My suggestion is if you want hard copies of the Foxfire books and don’t want to pay new book prices, check our your local library used book sales. They’ve been sold for 40 years now, so there are many older copies of the books available, sometimes only for pennies if you time your purchase correctly. I routinely see copies of the Foxfire books for sale at my local library used book sale that sells donated books to benefit the public library.
There are numerous sites that also host scanned PDF copies of the entire series, if that’s more to your liking
I also send around a collection of prep documents on a thumbdrive to folks on request and only ask that they send back documents they might have to add to the collection so that future recipients of the collection can benefit from their donation.
A friend left me her set of Foxfire books when she passed. I am very grateful to her. Unfortunately I don’t think my daughter would be as grateful to me!
We really do not make things in America anymore, sure, we make some cars (with foreign made parts), airplanes, and some small local manufacturing plants make things.
Skills used by folks to live by, on a daily basis are a lost art.
Learn any skill you can.
Talk to old folks who did it.
Read books, try, trail and error, and keep at it until you can.
We will need it in the future.
I think I have at least 8 of the foxfire books as well. I picked them up about 30 years ago. I have a bookcase full of how-to books. I have 5 on my kindle only because I can’t find a print version. I’m not counting on those too heavily. The print books will still be good 50 years from now, the kindle I’m not so sure. I read reference books like some people read fiction. I love learning new skills, however I don’t rely on my memory to retain it all, hence the books.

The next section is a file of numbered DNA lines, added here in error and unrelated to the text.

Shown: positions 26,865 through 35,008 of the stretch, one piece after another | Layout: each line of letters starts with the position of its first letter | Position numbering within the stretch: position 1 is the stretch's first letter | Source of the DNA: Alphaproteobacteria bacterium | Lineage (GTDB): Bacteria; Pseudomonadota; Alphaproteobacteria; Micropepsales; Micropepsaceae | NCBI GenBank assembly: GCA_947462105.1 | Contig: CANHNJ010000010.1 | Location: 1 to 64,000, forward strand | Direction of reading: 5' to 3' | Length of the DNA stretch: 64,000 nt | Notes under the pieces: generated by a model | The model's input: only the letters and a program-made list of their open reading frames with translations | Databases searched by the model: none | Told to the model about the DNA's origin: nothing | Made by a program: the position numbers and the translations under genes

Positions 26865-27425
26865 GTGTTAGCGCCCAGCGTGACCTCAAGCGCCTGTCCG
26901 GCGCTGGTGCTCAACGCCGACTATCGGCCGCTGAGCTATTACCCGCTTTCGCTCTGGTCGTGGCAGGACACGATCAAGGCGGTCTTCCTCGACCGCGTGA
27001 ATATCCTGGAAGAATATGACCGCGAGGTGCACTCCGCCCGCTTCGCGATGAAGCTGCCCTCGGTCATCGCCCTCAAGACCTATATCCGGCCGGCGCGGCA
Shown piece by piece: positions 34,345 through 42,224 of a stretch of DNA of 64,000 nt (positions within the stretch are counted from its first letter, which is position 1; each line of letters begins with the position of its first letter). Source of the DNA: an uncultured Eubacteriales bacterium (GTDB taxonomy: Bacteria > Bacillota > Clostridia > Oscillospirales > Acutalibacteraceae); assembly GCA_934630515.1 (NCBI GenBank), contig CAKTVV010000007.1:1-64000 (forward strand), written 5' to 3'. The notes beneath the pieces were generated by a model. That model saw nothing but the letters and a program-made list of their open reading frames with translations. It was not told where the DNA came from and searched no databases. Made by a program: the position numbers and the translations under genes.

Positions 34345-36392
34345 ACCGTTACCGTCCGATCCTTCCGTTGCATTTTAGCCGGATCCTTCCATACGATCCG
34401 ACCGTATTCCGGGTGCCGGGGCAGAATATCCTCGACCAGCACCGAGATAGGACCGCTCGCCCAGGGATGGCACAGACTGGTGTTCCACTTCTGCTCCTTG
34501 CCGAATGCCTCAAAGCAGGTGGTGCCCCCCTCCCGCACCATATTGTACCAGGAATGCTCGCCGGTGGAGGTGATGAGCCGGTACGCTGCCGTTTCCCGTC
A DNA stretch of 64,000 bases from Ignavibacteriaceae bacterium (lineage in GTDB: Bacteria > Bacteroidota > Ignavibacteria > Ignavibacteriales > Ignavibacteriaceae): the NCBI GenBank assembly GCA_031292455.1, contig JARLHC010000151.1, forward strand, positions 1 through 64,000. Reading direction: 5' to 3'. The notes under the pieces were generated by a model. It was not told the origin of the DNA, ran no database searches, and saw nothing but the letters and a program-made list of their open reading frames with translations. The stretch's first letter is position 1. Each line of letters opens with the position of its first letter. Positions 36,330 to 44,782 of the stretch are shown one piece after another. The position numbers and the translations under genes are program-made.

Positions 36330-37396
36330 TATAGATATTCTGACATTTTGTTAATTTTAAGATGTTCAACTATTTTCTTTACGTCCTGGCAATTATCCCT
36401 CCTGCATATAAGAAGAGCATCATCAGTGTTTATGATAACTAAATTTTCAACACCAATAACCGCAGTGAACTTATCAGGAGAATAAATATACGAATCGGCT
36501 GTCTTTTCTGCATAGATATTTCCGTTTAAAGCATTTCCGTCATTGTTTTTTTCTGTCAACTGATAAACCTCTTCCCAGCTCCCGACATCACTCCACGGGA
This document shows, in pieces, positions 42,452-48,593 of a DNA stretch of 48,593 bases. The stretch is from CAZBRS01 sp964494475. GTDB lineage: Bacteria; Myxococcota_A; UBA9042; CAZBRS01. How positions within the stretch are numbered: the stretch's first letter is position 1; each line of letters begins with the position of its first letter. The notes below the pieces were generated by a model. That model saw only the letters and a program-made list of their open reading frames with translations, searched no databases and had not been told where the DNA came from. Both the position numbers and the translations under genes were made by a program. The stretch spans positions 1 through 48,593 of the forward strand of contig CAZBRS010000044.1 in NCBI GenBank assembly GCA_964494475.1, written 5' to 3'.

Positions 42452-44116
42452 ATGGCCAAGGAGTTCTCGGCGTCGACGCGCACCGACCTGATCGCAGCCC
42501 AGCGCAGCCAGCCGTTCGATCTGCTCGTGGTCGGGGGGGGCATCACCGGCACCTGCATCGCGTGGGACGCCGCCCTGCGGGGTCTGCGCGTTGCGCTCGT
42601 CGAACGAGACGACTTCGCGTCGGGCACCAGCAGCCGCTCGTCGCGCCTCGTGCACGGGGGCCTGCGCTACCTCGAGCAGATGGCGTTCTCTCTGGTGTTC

Ken – I love your nursery-rhyme ending to the list! It made me smile, as all are wonderful skills to know. I would add seed saving, knowing the nuances of garden plants, knowing garden plant pests and diseases (and how to treat them), setting up a root cellar (knowing how to properly store these items and deal with their off-gases), darning socks, beekeeping, making your own dairy products from raw milk, naturopathic medicine and nutrition, navigation with a compass and the stars, knowing how to predict the weather the best way possible (and know the signs of severe weather), etc. I will post again when I think of more!
-how solar panels work.
-teaching or tutoring children.
-how to guide & lead a survival group
-how to handle prisoners
-training methods of security
Oh I forgot to add how to collect and process maple syrup.
What is a Maple Tree?
Canadian flag made out of wood.
You’re welcome. Suggest you try real Maple syrup if you haven’t. It’s quite a bit better than most of the crap they sell in the store. Kinda pricey.